Okay, so it's an obvious parody, but maybe it could help?

Brick and Mortar Book Stores – Legacy Publishing Houses

Over the last few days, we have been watching the Borders saga unfold with a grim fascination. It’s kind of like the crowd at the 2001 Melbourne Grand Prix watching Schumacher barrel roll into the fencing. There’s the same feeling of uneasy guilt, watching a Titan fall. A lot of good people will find themselves jobless as this crash unfolds.
So how are the other Titans doing? Is there any hope for their kind?
I have been looking at the quarterly statements of Indigo, the store that I like to buy my hard copies from, and the picture that emerges is not necessarily one of doom and gloom. It’s not all sunshine and roses either.
Although they report a revenue increase over their previous year, they also show a dip in same store sales. The smaller the store format, the worse the sales dip. They credit the increased revenue to the new superstores that they opened during the reporting period. The first thing that I notice when I walk into the store down the street is the vast array of general merchandise for sale. Perhaps that is the saving grace of their superstore format; the smaller stores have little room for GM even though it provides a higher profit margin.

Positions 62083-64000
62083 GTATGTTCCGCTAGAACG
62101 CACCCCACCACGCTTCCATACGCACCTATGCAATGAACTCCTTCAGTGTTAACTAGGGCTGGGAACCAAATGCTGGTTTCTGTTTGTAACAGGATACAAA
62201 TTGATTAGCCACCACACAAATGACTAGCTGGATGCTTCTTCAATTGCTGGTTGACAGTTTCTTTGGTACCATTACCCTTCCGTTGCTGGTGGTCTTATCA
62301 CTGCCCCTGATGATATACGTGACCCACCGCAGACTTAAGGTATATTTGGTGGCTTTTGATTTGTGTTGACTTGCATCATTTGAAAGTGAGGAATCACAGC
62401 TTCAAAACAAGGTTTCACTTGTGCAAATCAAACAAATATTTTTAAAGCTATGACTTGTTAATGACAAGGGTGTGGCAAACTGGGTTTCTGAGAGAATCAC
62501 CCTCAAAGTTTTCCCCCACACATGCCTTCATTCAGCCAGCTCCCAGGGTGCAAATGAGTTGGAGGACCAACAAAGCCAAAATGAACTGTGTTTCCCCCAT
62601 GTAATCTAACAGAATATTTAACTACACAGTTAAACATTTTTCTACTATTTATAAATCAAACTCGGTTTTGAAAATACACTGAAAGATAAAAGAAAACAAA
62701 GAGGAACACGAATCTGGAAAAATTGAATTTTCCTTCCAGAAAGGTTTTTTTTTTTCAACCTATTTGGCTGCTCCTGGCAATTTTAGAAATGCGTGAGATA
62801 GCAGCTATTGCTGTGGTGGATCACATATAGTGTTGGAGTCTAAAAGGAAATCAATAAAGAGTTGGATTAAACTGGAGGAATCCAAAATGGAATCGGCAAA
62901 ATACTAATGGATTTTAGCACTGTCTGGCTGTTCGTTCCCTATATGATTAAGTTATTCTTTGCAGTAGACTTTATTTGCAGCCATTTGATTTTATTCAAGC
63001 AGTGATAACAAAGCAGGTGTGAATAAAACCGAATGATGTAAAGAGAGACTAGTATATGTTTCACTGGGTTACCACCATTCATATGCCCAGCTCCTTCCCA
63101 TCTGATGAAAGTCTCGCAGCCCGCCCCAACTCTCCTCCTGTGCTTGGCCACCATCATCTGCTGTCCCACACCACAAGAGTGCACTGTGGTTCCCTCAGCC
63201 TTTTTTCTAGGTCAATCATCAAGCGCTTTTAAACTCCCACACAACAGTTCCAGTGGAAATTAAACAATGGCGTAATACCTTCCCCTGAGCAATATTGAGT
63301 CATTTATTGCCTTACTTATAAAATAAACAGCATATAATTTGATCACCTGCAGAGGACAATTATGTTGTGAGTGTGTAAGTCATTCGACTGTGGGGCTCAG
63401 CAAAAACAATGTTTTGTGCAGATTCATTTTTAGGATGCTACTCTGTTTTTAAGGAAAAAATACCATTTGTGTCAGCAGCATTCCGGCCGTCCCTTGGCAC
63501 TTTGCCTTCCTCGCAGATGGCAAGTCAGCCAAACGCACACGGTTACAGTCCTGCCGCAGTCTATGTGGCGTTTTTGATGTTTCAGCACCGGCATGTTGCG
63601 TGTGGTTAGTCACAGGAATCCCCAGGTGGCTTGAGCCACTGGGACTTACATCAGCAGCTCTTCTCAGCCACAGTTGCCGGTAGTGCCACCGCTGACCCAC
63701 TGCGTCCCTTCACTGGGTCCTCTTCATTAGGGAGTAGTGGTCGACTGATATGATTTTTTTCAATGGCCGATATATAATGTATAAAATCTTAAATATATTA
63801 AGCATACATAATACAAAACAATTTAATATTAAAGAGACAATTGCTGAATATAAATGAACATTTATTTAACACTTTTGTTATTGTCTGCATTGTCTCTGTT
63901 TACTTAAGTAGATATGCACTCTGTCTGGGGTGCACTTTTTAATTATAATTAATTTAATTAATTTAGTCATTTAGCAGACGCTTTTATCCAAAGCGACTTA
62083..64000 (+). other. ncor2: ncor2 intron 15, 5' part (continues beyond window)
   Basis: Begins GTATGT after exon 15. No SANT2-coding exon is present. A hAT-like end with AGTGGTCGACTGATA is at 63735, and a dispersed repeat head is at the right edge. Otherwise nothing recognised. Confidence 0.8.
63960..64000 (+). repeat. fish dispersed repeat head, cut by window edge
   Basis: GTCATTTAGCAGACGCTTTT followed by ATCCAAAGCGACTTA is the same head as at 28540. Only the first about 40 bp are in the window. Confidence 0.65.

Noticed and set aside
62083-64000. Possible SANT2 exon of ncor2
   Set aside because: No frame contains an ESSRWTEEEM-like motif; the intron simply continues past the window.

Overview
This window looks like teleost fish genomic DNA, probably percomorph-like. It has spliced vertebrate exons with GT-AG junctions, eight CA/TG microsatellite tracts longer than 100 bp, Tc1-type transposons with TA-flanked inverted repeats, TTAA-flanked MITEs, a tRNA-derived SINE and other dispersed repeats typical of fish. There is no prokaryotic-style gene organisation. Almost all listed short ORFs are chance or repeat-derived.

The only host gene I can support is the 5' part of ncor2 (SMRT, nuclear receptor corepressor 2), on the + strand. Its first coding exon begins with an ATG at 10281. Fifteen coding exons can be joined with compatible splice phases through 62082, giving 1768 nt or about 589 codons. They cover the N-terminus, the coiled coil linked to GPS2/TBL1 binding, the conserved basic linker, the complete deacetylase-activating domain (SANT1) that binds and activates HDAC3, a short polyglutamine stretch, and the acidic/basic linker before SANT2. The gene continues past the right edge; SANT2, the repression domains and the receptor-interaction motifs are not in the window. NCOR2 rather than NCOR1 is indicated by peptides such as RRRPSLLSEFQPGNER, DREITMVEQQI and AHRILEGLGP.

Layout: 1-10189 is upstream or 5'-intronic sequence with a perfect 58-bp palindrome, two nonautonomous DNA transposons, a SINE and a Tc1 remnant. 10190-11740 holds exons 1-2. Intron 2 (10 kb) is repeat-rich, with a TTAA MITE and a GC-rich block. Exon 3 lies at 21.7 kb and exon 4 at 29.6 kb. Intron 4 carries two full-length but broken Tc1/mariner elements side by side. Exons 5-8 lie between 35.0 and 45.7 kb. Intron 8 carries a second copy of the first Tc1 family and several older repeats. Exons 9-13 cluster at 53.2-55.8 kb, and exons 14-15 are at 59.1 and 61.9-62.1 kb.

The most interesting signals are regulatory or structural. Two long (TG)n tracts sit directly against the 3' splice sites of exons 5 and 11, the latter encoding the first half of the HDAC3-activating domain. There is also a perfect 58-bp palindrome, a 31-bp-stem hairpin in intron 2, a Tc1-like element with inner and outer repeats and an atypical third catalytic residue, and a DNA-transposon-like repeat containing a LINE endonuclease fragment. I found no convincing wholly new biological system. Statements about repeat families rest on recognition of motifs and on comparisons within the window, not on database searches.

One thing I can’t miss at the front of the store is eBook readers. More specifically, you cant miss the Kobo. The older Kobo is readily available and you can play around with the new Kobo touch but you might have a hard time getting one of your very own to take home and show off to your friends.  Every time I check with the many stores that serve our city, I get the same story, Sorry, we got a load in on Friday but they sold out over the weekend. I want to be angry about this, but I find it hard, as a writer of eBooks, to get too upset when eBook readers are selling like – well like something that sells a lot (lets face it, hotcakes have had their day as the exemplar of good sales).